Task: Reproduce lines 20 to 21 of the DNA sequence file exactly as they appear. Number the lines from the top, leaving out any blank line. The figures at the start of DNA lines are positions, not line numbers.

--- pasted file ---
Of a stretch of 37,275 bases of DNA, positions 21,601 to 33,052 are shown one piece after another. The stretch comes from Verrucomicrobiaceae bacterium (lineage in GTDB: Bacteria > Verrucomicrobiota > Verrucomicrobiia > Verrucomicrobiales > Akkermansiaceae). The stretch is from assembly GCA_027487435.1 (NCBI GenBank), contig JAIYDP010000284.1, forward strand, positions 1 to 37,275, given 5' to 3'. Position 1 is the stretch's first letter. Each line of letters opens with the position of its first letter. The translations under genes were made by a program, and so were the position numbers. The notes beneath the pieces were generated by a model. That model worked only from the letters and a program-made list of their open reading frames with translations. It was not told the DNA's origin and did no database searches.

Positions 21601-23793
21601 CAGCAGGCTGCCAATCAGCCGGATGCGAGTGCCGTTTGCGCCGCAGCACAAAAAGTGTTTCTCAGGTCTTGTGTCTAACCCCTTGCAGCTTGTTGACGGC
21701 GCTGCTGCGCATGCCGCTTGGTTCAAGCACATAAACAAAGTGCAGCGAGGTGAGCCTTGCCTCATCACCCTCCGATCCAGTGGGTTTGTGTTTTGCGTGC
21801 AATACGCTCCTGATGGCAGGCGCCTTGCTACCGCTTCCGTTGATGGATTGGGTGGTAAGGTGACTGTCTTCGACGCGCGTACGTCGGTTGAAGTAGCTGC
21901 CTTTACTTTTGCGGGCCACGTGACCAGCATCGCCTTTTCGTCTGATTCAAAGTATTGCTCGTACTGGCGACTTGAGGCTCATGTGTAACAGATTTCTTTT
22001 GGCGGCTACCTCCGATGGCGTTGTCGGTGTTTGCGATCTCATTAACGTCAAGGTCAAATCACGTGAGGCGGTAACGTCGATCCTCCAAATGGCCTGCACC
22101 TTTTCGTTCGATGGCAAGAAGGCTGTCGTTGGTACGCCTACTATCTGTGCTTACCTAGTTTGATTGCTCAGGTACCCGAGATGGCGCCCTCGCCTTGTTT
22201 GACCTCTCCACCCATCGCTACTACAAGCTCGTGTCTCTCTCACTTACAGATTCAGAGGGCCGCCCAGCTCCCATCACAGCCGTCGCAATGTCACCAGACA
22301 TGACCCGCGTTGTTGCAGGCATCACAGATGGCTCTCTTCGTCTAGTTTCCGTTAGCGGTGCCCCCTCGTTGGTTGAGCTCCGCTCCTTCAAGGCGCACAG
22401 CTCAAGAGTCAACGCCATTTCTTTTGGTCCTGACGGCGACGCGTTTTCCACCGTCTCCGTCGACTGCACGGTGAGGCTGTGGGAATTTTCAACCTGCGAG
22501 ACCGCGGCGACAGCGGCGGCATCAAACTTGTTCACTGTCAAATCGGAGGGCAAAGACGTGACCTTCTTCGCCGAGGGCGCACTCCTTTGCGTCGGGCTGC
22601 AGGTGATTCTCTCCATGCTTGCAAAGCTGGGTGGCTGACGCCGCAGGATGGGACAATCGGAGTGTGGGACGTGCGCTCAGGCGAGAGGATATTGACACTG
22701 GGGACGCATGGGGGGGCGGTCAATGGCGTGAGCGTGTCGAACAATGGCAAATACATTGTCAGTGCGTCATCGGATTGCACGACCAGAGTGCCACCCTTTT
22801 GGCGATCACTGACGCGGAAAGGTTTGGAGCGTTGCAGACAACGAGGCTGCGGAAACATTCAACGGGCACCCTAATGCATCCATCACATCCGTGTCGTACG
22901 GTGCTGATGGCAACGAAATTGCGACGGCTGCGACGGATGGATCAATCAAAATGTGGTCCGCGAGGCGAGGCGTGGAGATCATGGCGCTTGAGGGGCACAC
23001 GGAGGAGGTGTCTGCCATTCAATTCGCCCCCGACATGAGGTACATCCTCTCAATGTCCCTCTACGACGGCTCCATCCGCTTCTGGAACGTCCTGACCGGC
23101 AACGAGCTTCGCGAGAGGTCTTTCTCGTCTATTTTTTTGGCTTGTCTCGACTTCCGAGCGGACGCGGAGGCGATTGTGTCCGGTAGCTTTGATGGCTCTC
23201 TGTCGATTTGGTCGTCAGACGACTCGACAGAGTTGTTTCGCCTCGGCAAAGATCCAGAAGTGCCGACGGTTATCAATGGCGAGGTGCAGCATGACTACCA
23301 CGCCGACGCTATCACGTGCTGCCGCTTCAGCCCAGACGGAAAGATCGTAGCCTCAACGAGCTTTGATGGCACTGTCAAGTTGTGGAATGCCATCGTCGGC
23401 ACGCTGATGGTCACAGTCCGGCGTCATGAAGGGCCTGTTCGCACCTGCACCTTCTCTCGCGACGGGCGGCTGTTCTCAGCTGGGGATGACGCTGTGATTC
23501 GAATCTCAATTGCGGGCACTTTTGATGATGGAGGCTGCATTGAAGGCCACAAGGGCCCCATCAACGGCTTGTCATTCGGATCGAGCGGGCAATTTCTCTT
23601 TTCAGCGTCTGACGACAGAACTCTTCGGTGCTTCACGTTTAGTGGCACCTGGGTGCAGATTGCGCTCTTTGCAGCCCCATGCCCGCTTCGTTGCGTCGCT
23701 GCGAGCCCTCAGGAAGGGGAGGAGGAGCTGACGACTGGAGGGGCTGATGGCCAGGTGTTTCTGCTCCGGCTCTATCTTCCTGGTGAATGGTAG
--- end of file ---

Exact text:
23301 CGCCGACGCTATCACGTGCTGCCGCTTCAGCCCAGACGGAAAGATCGTAGCCTCAACGAGCTTTGATGGCACTGTCAAGTTGTGGAATGCCATCGTCGGC
23401 ACGCTGATGGTCACAGTCCGGCGTCATGAAGGGCCTGTTCGCACCTGCACCTTCTCTCGCGACGGGCGGCTGTTCTCAGCTGGGGATGACGCTGTGATTC